Healing Resistance: A Radically Different Response to Harm

October 19th—January 11th (2022)

Date details +
    Room: Outside venue; see description

    Violence and division have been institutionalized throughout society. This means that our work is to institutionalize its antidote.” -K. Haga

    There are many ways for us to be a force for healing in a world of suffering and inequity. In Healing Resistance: A Radically Different Response to Harm, Kazu Haga lays out a bold and uncompromising view of societal healing based on his life and training in the nonviolent legacy of Dr. Martin Luther King. Haga interweaves his life experience of activism from a young age, Buddhist spiritual practice, and his ongoing work in prisons and many social justice movements, with the principles of Kingian Nonviolence. He uses these principles as a model for bringing all sides to the table with the ultimate intention of realizing Dr. King’s vision for the creation of what King called “Beloved Community.”

    In this community discussion, we will read Healing Resistance (approximately 50 pages per gathering), and meet together in seven biweekly two-hour gatherings. These gatherings will be hosted by members of the Pioneer Valley Shambhala Center community, with an emphasis on group discussion and exploration. We may also have a concluding celebration on Martin Luther King Jr. Weekend, which we can all envision together.

    The focus of our bi-weekly discussions will include:

    • how the Kingian principles of nonviolence relate to our understanding of nonviolence from our Buddhist study and practice;
    • how the notion of Beloved Community applies to the practice of living together as a sangha as well as in our wider societal circles
    • how the Kingian principles might engender the courage to have difficult conversations and to examine the personal responsibility and commitment involved in creating Beloved Community.
    • how these principles might help us to integrate the path of transformation and personal nonviolence practiced in the Buddhist tradition, with a commitment to social and structural change so that the conditions for further societal suffering might become dismantled
    • Using the tools offered in the text, working with questions around how moving forward we can create the conditions necessary to integrate nonviolence as a way of life into our individual, communal and societal experience.

    Materials
    You will need to purchase the text, Healing Resistance: A Radical Response to Harm. This can be purchased from Broadside Books in Northampton (no shipping charge) as well as online at bookshop.org and indiebound.org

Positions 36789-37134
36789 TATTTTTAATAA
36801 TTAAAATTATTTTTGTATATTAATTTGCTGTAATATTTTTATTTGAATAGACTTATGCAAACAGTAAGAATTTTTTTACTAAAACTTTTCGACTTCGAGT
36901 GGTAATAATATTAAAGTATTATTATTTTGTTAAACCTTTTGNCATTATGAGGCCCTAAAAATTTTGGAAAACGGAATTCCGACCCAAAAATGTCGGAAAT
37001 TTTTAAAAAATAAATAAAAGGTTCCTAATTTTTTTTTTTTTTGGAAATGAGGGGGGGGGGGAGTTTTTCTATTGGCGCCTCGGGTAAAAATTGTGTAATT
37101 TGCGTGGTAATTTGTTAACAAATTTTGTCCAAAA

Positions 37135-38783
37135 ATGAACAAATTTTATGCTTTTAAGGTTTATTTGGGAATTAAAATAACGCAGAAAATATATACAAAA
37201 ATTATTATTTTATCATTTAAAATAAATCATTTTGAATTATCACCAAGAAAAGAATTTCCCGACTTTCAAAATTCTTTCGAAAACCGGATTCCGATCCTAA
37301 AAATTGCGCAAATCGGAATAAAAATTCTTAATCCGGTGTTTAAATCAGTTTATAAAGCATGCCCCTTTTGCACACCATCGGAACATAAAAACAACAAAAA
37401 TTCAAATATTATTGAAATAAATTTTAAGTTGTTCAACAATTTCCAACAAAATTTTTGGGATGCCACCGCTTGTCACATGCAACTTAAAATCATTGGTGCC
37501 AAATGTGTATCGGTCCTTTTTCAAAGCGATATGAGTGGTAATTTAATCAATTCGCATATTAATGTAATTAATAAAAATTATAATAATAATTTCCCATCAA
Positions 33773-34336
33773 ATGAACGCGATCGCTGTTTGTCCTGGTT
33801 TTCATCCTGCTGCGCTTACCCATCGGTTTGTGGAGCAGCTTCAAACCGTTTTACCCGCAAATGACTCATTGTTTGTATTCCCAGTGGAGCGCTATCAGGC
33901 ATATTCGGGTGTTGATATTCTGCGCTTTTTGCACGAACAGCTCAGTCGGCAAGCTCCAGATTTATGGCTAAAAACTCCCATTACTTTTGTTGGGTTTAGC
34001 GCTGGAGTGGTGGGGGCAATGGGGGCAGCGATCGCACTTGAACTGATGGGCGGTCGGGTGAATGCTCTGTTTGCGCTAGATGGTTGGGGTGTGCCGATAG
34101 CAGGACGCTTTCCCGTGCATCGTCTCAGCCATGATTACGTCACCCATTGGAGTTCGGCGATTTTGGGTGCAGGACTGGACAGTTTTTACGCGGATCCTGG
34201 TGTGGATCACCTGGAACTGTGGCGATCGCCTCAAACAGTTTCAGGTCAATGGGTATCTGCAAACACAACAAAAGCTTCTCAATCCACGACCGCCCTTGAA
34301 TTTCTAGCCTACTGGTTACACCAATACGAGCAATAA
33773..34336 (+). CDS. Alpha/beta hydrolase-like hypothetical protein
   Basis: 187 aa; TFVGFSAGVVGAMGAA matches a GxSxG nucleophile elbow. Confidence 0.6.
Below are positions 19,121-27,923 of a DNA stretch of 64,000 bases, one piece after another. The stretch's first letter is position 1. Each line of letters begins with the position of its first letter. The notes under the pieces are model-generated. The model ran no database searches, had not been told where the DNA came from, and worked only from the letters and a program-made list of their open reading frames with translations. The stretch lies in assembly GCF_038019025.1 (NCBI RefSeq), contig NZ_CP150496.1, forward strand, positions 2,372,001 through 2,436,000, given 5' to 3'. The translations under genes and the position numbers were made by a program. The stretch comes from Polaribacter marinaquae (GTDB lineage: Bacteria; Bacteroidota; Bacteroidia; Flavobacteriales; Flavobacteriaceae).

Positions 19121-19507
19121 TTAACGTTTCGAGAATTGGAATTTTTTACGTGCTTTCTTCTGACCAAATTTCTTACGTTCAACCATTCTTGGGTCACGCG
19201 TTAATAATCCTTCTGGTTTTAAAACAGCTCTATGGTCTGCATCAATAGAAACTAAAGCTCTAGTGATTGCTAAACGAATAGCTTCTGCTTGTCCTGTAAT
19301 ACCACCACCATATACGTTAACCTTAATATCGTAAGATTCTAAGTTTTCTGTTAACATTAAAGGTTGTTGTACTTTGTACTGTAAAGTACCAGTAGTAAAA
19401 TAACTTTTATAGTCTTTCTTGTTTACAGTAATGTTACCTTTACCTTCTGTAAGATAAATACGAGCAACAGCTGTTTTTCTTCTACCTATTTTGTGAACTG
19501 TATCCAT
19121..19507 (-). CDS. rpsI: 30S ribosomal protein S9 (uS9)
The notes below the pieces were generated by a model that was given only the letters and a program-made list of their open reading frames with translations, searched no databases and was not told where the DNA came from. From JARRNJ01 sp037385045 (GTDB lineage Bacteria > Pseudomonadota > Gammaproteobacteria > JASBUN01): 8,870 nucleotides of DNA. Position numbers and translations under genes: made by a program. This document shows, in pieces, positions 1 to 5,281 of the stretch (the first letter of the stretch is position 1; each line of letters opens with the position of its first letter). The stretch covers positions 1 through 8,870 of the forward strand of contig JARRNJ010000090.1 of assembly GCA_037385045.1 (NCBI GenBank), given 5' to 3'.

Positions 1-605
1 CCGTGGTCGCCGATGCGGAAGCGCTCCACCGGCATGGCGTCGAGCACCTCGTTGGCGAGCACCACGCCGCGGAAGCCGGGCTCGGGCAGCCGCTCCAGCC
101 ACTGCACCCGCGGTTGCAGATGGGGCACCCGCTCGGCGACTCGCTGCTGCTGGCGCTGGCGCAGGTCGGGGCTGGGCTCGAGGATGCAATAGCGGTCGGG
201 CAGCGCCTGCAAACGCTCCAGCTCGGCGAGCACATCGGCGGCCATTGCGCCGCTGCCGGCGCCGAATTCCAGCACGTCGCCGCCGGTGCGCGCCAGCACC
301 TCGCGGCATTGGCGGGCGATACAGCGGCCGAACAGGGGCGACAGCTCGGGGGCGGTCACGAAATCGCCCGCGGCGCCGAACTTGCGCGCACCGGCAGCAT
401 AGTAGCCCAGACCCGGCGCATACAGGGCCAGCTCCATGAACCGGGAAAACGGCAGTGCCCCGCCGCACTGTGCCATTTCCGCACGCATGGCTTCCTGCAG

Prerequisites

    Interest in meditation as a practice or a regular meditation practice will be helpful in joining this conversation, and in addition to a sense of open curiosity about how spiritual practice and social justice can and might intersect. If you would like personal instruction in a sitting meditation practice prior to the first meeting, please contact [email protected]

    Hybrid In-Person Format:

    At this time, we are now able to host this event in a hybrid format at the Pioneer Valley Shambhala Center in Northampton, MA, as well as concurrently over Zoom. If meeting in person, we request that all participants be fully vaccinated, wear masks during the gatherings, and commit as much as possible to attending in person.

    **Note
    In addition, participants are invited and encouraged to join the concurrently-running study/book group on The Path is the Goal by Chögyam Trungpa. Trungpa’s book is a concise and insightful primer on the practice of meditation in the Buddhist tradition. It is a natural complement to Kazu Haga’s Healing Resistance. The regular practice of meditation allows us to see more clearly and work more skillfully with our habitual patterns and reactivity. According to the Buddha, we can attain basic sanity or enlightenment, the ultimate expression of nonviolence. The Path is the Goal book group will meet on alternate Tuesdays beginning one week earlier, October 12, 2021.

    Donations are always welcome.